Governor Evers Visits Future Bay of Green Bay
Governor Tony Evers (center) and Chairman Tehassi Hill of the Oneida Nation (right) hear about plans for the new Reserve from Emily Tyner (left), Director of Freshwater Strategy at UW-Green Bay.
Auspicious weather and soaring bald eagles graced Governor Tony Evers’ tour of the Ken Auer’s Nature Area, proposed site in Wisconsin’s future Bay of Green Bay National Estuarine Research Reserve. Once designated, the Reserve will help protect and manage the largest freshwater estuary in the world within one of the largest reservoirs of freshwater on the planet.
“I’m proud of the investments we’ve made in protecting our waters and ensuring they remain available for folks across our state,” said Governor Evers. “This federal designation will enable us to build on our work with our partners at UW-Green Bay and the federal level to bring even more resources and attention to this critically important ecosystem.”
Evers’ visit recognized the University of Wisconsin-Green Bay’s recent grant from Wisconsin Coastal Management to support the creation of a management plan for what will become the 32nd Reserve in the national System of Reserves.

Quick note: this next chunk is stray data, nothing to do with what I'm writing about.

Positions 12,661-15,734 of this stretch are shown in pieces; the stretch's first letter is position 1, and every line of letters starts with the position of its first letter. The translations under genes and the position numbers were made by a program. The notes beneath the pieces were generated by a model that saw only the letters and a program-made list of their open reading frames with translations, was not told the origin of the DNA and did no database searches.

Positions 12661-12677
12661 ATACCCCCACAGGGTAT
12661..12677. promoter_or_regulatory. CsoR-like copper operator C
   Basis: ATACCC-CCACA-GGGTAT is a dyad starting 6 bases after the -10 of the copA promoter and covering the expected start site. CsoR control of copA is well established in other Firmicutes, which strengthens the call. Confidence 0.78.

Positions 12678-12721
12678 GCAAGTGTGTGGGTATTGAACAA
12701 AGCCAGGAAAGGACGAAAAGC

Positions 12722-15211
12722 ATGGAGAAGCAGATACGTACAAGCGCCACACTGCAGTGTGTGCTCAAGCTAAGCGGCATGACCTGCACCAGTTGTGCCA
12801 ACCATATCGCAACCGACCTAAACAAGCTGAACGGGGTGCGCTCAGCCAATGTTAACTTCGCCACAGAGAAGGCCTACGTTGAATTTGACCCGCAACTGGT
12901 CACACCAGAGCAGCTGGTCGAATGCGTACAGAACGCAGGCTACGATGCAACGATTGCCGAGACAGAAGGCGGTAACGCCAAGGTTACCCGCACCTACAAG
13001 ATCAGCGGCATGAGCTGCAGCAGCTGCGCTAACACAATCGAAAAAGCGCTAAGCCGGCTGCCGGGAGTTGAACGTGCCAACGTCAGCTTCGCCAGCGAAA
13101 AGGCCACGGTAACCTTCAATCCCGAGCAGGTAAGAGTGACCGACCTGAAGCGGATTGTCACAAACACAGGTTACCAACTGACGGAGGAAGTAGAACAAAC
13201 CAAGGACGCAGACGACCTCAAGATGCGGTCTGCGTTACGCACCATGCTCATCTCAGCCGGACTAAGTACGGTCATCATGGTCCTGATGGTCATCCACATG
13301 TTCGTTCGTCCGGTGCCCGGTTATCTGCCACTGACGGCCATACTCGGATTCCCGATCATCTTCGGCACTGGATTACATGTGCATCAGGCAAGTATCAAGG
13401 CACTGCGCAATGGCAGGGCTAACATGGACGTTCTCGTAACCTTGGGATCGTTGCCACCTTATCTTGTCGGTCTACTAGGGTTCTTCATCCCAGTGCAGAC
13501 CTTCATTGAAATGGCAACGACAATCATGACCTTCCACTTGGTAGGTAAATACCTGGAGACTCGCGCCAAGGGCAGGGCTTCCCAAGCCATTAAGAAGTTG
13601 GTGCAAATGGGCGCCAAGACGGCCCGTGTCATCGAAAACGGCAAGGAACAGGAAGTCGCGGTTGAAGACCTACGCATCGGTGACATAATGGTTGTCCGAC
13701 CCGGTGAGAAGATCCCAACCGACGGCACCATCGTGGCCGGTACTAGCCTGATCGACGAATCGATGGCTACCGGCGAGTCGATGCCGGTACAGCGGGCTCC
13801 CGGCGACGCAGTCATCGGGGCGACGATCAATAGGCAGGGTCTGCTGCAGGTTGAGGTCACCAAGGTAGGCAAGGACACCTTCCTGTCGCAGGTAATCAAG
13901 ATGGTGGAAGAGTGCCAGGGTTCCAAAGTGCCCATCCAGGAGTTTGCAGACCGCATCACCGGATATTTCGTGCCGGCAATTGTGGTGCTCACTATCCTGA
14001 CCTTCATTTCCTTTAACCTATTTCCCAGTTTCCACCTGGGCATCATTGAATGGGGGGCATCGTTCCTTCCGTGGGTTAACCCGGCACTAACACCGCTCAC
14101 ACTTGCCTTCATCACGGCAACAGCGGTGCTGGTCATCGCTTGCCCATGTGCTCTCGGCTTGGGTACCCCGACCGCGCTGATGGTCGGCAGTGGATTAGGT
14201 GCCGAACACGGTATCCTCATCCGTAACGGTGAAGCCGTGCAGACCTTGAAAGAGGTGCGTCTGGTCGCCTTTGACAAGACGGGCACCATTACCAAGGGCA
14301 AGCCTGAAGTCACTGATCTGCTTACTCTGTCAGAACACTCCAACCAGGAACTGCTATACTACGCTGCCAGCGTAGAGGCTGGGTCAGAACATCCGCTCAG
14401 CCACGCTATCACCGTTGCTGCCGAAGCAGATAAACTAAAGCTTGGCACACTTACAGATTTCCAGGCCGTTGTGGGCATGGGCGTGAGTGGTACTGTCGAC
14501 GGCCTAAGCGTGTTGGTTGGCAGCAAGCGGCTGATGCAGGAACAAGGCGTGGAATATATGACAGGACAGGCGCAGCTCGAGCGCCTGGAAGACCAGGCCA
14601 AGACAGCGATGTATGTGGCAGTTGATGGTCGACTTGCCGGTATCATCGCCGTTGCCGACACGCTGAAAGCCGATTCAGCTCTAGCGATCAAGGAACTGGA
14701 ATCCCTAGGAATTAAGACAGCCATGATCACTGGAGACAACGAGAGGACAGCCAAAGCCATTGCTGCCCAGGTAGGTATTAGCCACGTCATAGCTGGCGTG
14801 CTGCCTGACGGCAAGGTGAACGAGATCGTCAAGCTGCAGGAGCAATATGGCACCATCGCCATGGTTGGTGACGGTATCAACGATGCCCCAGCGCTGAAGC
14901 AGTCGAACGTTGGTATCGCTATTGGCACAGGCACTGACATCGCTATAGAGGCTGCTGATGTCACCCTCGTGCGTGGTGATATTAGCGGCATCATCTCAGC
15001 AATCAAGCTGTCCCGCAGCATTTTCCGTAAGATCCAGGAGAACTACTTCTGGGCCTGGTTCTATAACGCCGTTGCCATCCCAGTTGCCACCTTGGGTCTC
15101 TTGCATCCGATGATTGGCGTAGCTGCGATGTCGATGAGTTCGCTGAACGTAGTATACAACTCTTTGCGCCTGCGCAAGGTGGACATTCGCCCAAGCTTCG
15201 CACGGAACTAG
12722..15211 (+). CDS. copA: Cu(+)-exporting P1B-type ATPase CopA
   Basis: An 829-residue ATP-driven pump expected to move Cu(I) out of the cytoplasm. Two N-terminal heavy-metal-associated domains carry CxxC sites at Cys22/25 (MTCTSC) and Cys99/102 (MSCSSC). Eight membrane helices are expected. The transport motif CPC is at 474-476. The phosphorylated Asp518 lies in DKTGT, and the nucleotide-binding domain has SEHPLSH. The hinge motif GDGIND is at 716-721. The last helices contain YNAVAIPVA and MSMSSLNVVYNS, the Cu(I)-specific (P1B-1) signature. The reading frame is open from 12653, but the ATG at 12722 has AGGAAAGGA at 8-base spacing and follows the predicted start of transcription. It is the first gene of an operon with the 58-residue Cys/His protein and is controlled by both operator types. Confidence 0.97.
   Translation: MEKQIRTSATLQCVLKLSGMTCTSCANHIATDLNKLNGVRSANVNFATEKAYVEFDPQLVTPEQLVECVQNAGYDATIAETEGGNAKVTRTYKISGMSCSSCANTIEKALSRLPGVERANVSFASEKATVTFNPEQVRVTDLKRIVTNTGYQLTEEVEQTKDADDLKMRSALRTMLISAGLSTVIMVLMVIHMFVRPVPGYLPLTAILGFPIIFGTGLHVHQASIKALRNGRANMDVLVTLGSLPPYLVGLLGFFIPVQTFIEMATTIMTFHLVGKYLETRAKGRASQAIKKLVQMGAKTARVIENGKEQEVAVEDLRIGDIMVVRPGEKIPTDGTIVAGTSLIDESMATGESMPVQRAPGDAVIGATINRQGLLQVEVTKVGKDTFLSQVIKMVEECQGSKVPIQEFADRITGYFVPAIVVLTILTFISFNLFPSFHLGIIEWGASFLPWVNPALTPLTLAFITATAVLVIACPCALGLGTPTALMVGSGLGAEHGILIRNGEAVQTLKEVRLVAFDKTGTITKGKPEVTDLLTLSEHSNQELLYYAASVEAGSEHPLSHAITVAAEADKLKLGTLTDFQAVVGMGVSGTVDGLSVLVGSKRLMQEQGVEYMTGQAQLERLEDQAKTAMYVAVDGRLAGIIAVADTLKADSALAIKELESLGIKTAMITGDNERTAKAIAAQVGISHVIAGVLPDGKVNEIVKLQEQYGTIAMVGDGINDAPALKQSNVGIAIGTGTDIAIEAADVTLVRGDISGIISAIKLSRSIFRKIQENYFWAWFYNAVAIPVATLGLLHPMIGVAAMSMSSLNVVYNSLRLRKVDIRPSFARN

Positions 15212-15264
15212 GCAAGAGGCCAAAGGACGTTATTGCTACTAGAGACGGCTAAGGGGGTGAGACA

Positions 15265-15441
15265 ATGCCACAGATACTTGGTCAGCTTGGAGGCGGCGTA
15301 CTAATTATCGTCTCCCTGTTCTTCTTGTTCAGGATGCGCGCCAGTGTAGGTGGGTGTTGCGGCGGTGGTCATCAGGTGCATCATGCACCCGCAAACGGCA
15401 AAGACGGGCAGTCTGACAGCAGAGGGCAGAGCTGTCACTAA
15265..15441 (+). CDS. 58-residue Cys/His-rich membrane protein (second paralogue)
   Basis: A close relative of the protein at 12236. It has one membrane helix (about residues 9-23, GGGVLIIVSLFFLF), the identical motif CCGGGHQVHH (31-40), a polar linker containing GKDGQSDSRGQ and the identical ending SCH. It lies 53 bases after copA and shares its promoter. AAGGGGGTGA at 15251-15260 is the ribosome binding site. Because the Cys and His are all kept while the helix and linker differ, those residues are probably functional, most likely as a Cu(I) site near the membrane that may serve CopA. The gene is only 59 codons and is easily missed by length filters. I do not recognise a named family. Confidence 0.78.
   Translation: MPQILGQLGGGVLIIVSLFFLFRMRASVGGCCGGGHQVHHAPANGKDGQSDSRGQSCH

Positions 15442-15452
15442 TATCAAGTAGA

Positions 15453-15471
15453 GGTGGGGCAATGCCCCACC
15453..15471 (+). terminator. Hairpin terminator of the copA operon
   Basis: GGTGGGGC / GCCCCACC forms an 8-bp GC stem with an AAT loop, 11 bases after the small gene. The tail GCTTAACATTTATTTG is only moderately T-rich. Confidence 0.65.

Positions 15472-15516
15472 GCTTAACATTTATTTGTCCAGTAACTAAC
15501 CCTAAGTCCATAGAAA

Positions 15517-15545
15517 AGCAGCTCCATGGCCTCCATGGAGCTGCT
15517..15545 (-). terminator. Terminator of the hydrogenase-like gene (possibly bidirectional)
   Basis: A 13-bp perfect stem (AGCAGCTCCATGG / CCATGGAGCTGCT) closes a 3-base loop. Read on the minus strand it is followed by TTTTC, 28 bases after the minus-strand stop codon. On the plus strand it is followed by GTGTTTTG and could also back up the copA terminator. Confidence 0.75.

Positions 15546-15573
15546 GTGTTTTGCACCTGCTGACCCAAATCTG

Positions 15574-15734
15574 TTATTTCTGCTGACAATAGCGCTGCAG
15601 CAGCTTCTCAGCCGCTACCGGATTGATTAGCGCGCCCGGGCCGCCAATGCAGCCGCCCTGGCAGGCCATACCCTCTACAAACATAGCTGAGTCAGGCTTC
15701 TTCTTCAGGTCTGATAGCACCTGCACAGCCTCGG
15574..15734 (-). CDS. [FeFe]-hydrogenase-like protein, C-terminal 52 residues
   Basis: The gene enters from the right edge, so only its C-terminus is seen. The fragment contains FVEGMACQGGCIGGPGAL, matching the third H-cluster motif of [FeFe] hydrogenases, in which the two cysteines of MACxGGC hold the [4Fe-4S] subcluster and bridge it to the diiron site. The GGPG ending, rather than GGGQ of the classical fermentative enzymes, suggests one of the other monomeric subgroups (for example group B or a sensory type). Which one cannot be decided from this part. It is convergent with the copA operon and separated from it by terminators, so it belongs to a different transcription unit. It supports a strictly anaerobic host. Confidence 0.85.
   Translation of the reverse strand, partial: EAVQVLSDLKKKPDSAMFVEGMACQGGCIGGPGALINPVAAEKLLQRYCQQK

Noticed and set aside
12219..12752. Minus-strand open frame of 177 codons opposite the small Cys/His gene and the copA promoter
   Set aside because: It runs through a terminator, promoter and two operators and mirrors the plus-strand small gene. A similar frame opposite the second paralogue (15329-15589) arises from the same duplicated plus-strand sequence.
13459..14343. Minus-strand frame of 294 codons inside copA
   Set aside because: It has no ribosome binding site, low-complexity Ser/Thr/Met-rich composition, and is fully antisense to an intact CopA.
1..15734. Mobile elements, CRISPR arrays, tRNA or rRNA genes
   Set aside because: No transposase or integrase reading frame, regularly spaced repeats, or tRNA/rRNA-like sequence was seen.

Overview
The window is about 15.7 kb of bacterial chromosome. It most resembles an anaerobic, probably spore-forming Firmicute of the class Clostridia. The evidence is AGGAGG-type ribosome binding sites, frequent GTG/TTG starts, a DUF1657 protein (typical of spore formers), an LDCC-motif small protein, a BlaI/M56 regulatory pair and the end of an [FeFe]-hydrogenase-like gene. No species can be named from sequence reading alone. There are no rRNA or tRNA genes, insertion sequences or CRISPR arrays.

Local and regional partners joined the Governor on his tour. They included Mayor of Green Bay Eric Genrich and representatives of the Wisconsin Department of Natural Resources; Crossroads at Big Creek, Brown County; The Nature Conservancy; Port of Green Bay; and Green Bay Parks, Recreation, & Forestry Department.
“All of those local values, interests, and concerns are considered in the Reserve’s management plan process,” says Rebecca Roth, executive director of the National Estuarine Research Reserve Association (NERRA). “The locally relevant issues for the Bay of Green Bay contribute to the overall capacity of the Reserve System, and in return this new Reserve will benefit from the experiences of all the others.”
Local commitment for the future Bay of Green Bay Reserve was evident in the range of partners who attended, including Chairman Tehassi Hill of the Oneida Nation, which provided one of the first letters of support for the Reserve.
Every year, more than 50,000 students experience the estuary “in their backyard” through the education and public outreach programs run by National Estuarine Research Reserves like the one proposed for Bay of Green Bay. We’re looking forward to bringing these opportunities to the communities around the Bay of Green Bay!